US police grapple with role of social media amid mass shootings
Jennifer Seeley was glued to her phone, safe at home but terrified nonetheless.
There was an active shooter at the Texas mall where she works as an assistant store manager. And she was desperately searching for information, praying. Was the shooter dead? Are his colleagues dead? What happened?
So, as law enforcement in the Dallas-area city of Allen slowly released information that horrific afternoon of May 6, she took to social media for answers, coming across videos showing the bodies of some of the eight killed. Desperate, she texted her colleagues.
“That’s where all my information comes from, what I saw on Twitter. And, you know, nobody was really releasing information about what really happened,” she says now, near two weeks later.
The shooting at the Allen Premium Outlets this month has public information officers across the country talking. Social media, they say, has accelerated everything. Now anyone can post images from their phone. This means that if the police don’t speak up, reporters and the public will simply go online, as happened in Allen.
And that poses a major problem, says Katie Nelson, social media and public relations coordinator for the Mountain View Police Department in northern California. Nelson teaches crisis management and social media best practices. And these days, she says, when it comes to answering, “The luxury of time doesn’t exist.”
Policing approaches have evolved
Police started exploiting social media a decade ago, especially after the Boston Marathon bombing in 2013. The four-day manhunt ended with a police tweet: ” CAPTURE !!! The hunt is over. The search is over. The terror is over. And justice won. Suspect in custody.
It was groundbreaking at the time, says Yael Bar Tur, a police communications consultant and former director of social media for the New York Police Department. Now, she says, that’s the baseline level expected of law enforcement.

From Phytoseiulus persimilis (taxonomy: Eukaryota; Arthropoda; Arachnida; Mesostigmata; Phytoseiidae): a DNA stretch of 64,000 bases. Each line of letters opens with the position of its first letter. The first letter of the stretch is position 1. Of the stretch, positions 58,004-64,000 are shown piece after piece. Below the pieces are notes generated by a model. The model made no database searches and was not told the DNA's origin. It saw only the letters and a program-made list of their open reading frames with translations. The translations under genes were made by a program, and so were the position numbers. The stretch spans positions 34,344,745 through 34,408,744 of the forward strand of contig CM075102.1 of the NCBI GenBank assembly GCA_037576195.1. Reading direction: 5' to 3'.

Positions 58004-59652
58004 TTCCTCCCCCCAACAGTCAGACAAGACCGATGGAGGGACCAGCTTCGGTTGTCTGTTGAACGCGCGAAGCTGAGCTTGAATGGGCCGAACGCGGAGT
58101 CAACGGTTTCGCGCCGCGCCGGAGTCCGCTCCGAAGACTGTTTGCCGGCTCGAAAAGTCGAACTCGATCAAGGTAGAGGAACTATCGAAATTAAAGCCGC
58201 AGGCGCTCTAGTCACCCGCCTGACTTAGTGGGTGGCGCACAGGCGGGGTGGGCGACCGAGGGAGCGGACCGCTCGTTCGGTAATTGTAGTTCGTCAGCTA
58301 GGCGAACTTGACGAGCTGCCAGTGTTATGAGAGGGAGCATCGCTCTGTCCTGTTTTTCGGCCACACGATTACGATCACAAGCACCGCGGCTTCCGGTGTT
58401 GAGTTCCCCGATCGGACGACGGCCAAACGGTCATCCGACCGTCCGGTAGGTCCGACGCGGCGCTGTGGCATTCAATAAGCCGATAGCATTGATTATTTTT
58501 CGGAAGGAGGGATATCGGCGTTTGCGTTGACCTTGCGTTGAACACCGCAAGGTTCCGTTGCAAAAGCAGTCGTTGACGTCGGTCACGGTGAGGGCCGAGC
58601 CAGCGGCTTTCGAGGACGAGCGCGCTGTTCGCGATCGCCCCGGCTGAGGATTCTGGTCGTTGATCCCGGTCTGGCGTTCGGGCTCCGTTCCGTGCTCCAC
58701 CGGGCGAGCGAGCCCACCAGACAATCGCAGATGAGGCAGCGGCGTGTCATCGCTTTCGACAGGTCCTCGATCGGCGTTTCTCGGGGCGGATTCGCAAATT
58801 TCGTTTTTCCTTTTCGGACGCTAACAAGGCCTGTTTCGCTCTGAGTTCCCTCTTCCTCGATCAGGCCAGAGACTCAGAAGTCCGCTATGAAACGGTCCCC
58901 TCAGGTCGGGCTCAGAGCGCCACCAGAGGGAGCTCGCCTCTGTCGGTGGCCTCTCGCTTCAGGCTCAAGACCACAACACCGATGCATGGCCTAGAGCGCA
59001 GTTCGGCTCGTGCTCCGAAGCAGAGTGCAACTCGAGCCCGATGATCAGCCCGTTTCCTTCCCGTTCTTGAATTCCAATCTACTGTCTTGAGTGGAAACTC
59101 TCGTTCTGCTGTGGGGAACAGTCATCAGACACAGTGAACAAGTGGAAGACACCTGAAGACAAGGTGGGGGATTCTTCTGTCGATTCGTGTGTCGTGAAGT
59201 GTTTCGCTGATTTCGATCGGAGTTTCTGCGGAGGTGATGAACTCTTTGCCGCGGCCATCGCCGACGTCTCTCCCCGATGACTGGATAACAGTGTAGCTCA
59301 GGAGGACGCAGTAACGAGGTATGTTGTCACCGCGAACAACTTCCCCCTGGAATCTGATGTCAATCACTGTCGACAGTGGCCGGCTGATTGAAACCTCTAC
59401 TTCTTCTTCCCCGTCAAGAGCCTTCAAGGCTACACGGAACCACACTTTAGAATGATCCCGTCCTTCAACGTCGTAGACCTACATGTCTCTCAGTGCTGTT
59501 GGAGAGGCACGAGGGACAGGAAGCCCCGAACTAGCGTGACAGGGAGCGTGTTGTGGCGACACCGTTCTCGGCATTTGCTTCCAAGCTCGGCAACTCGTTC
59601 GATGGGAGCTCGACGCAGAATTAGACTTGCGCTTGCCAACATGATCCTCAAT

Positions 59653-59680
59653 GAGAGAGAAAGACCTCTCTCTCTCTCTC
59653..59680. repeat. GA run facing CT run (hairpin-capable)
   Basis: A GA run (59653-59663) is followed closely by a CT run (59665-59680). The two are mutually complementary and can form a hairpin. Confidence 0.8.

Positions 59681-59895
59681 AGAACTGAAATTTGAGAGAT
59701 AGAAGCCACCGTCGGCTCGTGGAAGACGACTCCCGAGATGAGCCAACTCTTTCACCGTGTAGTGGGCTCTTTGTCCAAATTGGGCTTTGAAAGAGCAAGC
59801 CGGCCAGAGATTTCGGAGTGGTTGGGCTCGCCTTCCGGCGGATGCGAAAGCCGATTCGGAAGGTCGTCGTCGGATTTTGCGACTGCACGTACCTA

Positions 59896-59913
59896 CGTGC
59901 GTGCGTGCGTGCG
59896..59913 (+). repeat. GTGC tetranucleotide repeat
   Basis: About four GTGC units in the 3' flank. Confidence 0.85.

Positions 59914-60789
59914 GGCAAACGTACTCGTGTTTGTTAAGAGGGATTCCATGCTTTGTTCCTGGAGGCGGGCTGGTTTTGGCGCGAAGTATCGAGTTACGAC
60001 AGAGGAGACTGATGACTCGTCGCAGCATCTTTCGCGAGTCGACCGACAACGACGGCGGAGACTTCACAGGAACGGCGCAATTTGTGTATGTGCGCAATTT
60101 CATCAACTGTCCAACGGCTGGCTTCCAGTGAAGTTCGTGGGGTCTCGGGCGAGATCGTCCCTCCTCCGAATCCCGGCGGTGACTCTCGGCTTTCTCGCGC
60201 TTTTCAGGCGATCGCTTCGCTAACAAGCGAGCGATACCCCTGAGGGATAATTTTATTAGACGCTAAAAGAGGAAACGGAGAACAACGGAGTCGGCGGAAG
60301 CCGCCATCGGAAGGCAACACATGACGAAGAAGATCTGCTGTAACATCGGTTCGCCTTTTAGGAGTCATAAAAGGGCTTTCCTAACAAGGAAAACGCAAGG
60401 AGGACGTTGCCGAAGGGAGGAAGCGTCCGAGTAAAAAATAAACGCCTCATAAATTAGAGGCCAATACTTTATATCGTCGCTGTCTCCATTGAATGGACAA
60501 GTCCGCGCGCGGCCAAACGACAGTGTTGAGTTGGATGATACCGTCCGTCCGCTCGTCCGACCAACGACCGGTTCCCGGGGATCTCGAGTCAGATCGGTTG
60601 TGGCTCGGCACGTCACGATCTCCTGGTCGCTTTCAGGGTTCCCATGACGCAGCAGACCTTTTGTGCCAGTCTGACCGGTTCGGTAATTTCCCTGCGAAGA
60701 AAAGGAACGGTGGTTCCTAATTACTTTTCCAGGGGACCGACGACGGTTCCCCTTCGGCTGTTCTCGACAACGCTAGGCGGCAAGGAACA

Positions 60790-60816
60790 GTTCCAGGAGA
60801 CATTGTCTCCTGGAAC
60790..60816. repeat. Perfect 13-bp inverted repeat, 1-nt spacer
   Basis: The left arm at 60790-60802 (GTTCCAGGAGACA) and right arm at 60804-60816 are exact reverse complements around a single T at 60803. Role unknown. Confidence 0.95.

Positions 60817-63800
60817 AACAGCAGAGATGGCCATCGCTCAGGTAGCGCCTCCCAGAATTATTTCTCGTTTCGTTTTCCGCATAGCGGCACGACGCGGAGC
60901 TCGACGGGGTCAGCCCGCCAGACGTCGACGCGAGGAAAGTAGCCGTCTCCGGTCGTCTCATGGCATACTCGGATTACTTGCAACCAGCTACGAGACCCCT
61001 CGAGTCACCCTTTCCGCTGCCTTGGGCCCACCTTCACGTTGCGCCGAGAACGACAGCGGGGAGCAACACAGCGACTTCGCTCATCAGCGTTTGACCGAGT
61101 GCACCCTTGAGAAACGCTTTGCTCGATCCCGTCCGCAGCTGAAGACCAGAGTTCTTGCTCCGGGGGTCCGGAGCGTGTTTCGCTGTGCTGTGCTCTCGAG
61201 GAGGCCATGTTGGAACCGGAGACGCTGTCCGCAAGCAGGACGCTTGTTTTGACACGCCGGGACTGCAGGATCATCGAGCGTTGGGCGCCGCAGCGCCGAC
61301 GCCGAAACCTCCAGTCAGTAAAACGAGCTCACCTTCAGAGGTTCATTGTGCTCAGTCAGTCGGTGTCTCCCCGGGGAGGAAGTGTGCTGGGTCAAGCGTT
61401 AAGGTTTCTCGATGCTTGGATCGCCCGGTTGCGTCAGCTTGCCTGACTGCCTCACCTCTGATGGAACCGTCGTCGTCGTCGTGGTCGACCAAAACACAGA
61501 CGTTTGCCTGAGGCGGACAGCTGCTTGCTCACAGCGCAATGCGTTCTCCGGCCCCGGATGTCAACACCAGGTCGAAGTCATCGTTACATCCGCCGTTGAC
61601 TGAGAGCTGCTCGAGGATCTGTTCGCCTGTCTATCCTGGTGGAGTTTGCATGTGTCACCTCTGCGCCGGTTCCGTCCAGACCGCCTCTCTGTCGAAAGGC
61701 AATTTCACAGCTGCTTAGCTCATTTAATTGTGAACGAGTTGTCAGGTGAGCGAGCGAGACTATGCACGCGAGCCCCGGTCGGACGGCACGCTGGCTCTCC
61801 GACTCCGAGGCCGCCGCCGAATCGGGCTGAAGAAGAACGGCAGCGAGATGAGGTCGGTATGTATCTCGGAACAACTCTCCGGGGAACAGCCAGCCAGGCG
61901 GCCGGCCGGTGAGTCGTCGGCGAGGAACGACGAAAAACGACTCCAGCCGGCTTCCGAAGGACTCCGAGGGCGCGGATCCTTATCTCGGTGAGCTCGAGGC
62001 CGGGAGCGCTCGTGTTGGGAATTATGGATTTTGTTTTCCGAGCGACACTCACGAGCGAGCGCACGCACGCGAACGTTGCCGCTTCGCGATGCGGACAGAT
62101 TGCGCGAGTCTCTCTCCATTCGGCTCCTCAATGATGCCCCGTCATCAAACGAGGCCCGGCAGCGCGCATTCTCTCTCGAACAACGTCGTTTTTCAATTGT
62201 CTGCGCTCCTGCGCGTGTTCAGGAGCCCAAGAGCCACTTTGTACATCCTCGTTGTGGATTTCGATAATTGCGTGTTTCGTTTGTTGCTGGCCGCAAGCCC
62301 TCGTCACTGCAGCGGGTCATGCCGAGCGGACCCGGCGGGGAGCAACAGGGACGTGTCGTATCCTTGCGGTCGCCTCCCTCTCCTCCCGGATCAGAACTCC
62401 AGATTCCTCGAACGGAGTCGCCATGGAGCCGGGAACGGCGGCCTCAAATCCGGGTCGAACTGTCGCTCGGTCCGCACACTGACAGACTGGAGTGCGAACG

“It’s not enough to be on social media, you have to be good at it,” she says. “At the end of the day, you know, we have to use this tool because if you don’t it will be used against you.”
In Allen, the mall shooting took place around 3:30 p.m. Allen Police sent out their first tweet around 4:20 p.m., simply announcing that police were at the mall and an active investigation was underway. Seeley continued to fear that his colleagues at the Crocs store were in hiding and the shooter was still at large.
Around 7 p.m., Allen police said an officer had “neutralized the threat.” It meant he was dead. But the oft-used term can be confusing to the public, says Julie Parker, a former broadcast journalist and law enforcement public information officer who now advises government agencies on how to respond to critical incidents. .
“Normal people who don’t work in law enforcement don’t know what the words neutralized mean,” Parker says.
Adding to the situation, the first press conferences were brief and infrequent. One lasted less than two minutes and the police did not answer any questions.
Eventually, she learned that her colleagues had survived, but a security guard she knew was among the dead. Twenty-year-old Christian LaCour had helped start a customer’s car a few days earlier.
“Very anxiety-inducing,” Seeley said of the whole experience.
Make the most of social networks
How to harness social media best — and quickly — was on everyone’s minds last week as public information officers gathered at an Association mid-year conference. international police chiefs.
“You had a bit more time to get information out five or six years ago. It wasn’t expected to be immediate, and I think it is now,” says board member Sarah Boyd administration of the association. group on public communication.